TOKYO (REUTERS) - Asia's factories sustained a brisk recovery in February amid signs the Covid-19 pandemic was having less of an impact of business, but the Ukraine crisis has rapidly emerged as a fresh risk that could disrupt supply chains and worsen cost pressures.
Strong international sanctions against Russia in response to its invasion of Ukraine have jolted markets and boosted oil prices, adding to headaches for Asian economies and businesses already reeling from rising input costs.
Chinese factory indicators, both official and private sector, showed activity remaining in expansionary territory, pointing to resilience in the world's second-largest economy despite cost pressures.
Manufacturing activity also expanded in Malaysia, Vietnam and the Philippines as they gradually reopened their economies even as Omicron infections continued their spread, surveys showed.
But Japan's factory activity growth slowed to a five-month low in February on continued Covid-19 curbs and rising input costs.
The expansion in activity also slowed in Taiwan and Indonesia in a sign of the lingering impact of supply chain disruptions caused by the pandemic.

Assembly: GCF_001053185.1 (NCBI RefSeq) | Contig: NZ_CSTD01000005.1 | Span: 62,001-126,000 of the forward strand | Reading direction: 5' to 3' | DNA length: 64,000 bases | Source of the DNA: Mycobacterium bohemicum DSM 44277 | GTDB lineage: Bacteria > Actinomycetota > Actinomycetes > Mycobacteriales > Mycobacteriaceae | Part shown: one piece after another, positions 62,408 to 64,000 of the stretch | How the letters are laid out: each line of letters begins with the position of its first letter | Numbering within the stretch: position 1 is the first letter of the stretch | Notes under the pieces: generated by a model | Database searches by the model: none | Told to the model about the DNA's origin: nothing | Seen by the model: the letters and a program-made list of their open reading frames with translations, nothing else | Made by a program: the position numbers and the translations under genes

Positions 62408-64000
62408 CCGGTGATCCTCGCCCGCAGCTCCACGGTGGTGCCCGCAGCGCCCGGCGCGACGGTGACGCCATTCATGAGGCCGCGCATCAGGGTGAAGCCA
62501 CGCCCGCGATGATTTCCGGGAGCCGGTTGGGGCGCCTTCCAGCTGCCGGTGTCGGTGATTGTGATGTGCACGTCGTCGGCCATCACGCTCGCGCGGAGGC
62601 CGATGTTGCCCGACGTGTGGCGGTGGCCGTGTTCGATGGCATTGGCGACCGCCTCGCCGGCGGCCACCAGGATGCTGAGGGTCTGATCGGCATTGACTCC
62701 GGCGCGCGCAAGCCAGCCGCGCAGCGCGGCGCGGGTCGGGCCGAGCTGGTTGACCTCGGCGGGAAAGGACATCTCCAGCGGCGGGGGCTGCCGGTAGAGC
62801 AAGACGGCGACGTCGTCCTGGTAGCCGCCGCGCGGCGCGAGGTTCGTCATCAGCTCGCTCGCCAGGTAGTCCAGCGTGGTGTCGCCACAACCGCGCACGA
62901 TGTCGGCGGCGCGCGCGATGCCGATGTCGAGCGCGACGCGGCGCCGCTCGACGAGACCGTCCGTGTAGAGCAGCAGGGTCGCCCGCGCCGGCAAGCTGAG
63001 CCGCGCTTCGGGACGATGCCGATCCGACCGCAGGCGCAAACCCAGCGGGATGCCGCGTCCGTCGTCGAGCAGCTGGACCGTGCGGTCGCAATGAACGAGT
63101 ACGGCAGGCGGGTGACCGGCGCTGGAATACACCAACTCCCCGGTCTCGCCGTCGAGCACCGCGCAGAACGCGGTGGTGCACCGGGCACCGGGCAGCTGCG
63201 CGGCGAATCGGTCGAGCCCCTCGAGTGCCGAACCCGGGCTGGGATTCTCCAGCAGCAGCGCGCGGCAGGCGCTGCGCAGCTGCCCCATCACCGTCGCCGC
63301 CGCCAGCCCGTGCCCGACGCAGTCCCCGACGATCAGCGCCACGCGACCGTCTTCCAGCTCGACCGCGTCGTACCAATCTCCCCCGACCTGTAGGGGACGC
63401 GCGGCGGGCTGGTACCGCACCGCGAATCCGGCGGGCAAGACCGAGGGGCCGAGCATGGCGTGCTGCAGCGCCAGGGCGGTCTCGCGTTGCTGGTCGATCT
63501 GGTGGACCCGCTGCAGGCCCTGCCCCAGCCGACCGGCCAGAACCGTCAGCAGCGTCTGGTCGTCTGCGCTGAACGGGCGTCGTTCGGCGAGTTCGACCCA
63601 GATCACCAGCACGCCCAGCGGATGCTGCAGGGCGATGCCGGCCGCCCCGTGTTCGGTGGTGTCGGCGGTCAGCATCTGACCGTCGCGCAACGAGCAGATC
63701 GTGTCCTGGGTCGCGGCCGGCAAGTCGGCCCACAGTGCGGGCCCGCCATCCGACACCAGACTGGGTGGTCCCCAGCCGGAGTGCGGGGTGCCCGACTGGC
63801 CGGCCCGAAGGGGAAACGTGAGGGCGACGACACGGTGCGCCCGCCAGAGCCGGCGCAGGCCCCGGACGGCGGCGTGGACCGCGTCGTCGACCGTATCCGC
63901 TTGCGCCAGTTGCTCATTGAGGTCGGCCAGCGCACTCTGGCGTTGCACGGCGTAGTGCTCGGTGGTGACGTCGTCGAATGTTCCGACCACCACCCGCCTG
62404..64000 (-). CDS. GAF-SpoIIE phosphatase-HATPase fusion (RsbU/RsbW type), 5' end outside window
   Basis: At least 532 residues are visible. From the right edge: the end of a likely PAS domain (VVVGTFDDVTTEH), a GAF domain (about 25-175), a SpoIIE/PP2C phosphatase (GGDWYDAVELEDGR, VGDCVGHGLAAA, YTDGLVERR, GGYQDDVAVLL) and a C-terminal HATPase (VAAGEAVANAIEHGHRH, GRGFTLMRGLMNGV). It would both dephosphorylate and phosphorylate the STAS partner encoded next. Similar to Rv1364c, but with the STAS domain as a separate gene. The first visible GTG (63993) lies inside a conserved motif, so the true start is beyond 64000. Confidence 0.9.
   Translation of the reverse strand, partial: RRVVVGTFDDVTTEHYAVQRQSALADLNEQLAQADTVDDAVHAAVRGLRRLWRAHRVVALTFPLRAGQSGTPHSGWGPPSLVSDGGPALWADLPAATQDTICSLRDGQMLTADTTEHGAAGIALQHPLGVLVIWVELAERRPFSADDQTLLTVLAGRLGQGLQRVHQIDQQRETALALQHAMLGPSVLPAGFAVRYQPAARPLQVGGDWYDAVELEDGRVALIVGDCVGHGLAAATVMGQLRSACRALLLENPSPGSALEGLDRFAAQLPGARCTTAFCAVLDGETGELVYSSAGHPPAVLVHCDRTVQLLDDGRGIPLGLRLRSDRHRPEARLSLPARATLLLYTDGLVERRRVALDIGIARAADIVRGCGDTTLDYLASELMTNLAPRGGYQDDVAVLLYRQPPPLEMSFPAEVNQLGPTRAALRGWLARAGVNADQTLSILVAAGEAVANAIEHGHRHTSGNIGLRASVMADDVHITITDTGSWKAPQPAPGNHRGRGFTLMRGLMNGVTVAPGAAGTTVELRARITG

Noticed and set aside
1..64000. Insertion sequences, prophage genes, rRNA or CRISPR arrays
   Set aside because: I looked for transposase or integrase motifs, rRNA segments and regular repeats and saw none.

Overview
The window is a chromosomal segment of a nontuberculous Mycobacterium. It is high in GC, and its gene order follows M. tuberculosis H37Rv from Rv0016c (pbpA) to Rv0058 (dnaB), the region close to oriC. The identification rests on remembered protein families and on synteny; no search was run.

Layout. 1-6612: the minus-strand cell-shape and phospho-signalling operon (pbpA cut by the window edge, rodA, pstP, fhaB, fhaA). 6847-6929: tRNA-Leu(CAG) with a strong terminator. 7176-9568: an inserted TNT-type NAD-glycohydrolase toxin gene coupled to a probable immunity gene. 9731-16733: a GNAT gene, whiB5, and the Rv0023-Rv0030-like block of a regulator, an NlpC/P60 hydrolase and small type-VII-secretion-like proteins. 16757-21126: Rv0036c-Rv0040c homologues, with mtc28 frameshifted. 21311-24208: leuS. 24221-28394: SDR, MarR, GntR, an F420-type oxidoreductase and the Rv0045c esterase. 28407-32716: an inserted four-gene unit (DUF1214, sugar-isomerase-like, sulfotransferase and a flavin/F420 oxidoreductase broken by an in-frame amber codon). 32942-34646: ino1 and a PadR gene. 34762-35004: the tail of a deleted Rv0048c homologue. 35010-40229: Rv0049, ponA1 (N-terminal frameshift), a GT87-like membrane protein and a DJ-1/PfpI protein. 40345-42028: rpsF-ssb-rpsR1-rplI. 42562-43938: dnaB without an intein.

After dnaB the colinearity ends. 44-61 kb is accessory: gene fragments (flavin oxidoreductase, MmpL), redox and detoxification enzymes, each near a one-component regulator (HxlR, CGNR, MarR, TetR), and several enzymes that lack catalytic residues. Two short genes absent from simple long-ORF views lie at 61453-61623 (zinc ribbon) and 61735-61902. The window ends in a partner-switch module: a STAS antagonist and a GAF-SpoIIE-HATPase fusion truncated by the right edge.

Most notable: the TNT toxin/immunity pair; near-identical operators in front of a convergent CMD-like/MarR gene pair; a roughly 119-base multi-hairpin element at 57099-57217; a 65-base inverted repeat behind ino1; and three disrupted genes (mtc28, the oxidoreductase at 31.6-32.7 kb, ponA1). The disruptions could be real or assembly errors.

The surveys indicate the fragile state of Asia's recovery even before the Ukraine crisis.
"The most immediate hit from the crisis will come from rising oil prices, which will deal a severe blow to many Asian economies," said Mr Toru Nishihama, chief economist at Dai-ichi Life Research Institute in Tokyo.
"Russia is a big exporter of gas, rare metals and other goods critical for chip production. That means the crisis could aggravate supply chain disruptions, which would be bad news for countries like Japan, South Korea and Taiwan."
China's factory activity returned to growth in February on rising new orders, a private survey showed on Tuesday, although employment remained mired in contraction.
Separately, China's official manufacturing Purchasing Manager's Index (PMI) rose to 50.2 in February, remaining above the 50-point mark that separates growth from contraction. It picked up a reading of 50.1 in January and confounded analysts' estimate of a slowdown to 49.9.
Japan's PMI slipped to 52.7 in February from 55.4 in January, marking the slowest expansion since September last year.
"Significant supply chain disruption, which dampened output and demand in the latest survey period was attributed to severe material shortages and delivery delays," said Mr Usamah Bhatti, economist IHS Markit, which compiles the survey.
Taiwan's PMI fell to 54.3 from 55.1 in January, while that for Indonesia slipped to 51.2 from 53.7, the surveys showed.
The index for Malaysia rose to 50.9 in February from 50.5, while that for Vietnam stood at 54.3, up from 53.7 in January.